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September, 2012

Microsoft Research Connections Blog

The Microsoft Research Connections blog shares stories of collaborations with computer scientists at academic and scientific institutions to advance technical innovations in computing, as well as related events, scholarships, and fellowships.

September, 2012

  • Microsoft Research Connections Blog

    Tools for Researchers Amp Up the Power of Visual Studio

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    Easy to use. Visual. Powerful.As a researcher, I know the value of having the right tools for the job. The right tool makes working easier and more efficient—well, that’s the definition of a tool, isn’t it? So if you’re like me, always looking for programming tools that help bring your research to life, you’ll want to check out this set of Microsoft Visual Studio research tools and services from Microsoft Research. These versatile tools range from games to help you get started in a new programming language to analysis engines that enhance the power and usability of Visual Studio, Microsoft’s premier development environment.

    What I especially like about this collection is its range. There’s something there to help researchers at every level—from professional computer scientists to eager students. As our marketing mavens like to say, these tools are powerful, helping to amplify your coding productivity; visual, bringing your code to life; and easy-to-use, providing you with a nearly painless way to get familiar with the many programming languages supported by Visual Studio.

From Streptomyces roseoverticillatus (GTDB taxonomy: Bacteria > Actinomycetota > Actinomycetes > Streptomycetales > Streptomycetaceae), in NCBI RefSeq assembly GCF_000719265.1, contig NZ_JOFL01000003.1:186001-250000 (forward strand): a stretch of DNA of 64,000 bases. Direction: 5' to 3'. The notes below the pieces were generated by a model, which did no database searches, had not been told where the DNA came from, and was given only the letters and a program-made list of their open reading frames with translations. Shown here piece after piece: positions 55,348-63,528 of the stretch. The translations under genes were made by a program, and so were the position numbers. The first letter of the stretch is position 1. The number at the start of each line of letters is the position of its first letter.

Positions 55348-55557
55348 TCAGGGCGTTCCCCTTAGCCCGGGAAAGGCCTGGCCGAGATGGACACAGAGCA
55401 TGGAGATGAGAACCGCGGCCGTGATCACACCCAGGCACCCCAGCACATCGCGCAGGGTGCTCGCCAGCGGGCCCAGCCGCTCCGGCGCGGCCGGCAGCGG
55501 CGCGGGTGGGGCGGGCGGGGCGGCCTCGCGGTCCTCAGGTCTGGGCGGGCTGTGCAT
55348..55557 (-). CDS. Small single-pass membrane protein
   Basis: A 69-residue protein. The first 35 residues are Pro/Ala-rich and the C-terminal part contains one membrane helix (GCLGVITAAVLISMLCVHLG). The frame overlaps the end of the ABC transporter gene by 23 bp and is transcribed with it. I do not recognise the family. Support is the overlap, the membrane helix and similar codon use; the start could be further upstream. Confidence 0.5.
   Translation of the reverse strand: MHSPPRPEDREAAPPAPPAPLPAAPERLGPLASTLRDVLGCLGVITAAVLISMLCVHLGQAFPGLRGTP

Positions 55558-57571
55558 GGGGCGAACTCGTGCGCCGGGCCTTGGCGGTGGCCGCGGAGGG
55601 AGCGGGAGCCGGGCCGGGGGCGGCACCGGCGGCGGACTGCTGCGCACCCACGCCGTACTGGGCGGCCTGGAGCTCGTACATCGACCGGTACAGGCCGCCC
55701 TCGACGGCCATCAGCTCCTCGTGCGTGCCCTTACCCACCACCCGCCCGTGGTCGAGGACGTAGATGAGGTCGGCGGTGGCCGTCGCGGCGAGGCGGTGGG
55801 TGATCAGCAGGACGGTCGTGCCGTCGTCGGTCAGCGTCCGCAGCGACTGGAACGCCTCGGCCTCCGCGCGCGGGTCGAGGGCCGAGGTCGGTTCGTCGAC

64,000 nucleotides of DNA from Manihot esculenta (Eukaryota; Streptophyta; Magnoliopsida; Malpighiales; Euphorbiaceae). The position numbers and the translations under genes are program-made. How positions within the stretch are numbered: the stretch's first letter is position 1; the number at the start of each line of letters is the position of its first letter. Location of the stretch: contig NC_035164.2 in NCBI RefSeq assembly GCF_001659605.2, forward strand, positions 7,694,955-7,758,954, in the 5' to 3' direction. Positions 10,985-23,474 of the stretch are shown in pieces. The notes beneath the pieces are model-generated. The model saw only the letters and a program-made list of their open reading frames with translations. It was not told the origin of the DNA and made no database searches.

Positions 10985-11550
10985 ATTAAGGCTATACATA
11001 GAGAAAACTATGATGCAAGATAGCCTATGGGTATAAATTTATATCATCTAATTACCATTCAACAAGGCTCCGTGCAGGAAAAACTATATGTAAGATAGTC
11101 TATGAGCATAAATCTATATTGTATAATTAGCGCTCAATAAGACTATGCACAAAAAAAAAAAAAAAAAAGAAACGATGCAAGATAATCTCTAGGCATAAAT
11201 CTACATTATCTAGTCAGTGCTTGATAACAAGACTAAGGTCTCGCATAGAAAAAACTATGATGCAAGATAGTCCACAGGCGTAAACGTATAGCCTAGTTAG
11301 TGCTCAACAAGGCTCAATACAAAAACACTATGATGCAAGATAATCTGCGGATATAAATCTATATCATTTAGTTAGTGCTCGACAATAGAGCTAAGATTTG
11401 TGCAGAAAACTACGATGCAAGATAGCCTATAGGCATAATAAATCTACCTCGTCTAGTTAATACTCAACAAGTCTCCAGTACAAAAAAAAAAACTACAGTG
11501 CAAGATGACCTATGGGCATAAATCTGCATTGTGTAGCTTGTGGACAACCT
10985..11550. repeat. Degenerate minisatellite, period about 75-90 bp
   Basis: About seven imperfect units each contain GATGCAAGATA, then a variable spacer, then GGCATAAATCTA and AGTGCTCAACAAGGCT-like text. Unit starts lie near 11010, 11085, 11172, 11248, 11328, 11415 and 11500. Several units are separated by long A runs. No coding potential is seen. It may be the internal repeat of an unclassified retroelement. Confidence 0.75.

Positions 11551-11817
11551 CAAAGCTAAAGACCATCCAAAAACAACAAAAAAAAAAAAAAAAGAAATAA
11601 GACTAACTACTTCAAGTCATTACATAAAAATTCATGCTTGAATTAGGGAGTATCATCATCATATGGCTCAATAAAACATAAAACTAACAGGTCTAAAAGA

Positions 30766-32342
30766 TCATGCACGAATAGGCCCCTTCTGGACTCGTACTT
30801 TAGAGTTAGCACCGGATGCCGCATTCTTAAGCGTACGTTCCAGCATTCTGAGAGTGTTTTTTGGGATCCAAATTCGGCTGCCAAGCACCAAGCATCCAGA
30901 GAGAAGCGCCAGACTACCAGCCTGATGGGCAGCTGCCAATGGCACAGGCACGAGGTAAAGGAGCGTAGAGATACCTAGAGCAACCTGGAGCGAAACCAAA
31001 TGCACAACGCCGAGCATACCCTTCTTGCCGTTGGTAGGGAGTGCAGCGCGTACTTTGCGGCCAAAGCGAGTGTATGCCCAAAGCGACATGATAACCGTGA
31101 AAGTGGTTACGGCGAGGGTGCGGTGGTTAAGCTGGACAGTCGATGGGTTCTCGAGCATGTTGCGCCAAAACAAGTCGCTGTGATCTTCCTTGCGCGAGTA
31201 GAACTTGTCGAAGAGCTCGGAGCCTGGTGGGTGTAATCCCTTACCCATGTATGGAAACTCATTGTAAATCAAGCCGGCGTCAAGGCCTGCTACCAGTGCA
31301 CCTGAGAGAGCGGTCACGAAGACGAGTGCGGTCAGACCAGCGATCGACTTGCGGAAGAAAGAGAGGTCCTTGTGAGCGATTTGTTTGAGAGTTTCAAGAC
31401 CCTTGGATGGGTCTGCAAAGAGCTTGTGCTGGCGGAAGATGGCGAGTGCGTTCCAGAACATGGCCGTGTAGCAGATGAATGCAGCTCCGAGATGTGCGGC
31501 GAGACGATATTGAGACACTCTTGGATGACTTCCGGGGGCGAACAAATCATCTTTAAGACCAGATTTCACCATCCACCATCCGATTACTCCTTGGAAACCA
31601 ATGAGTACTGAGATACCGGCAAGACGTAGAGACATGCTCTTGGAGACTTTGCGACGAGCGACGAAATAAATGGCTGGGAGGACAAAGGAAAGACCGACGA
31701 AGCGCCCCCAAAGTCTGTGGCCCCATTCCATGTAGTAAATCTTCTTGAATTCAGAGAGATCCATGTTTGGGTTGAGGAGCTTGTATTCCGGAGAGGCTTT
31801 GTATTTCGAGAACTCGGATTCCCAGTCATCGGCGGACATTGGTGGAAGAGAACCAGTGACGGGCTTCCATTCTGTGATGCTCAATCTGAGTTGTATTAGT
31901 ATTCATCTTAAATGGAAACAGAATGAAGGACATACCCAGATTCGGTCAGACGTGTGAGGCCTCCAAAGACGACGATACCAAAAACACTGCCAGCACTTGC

These are tools made by researchers for researchers, designed specifically to meet the needs by people who share their needs. For example, the Social for Team Foundation Server (Social for TFS) tool recognizes that much successful research is collaborative and needs software support. Created by the Collaborative Development Group at the University of Bari, Italy, Social for TFS is an extension of Visual Studio and Team Foundation Server. The tool aggregates team members’ content from multiple social media sites in order to facilitate interpersonal connections and increase the ability to connect successfully.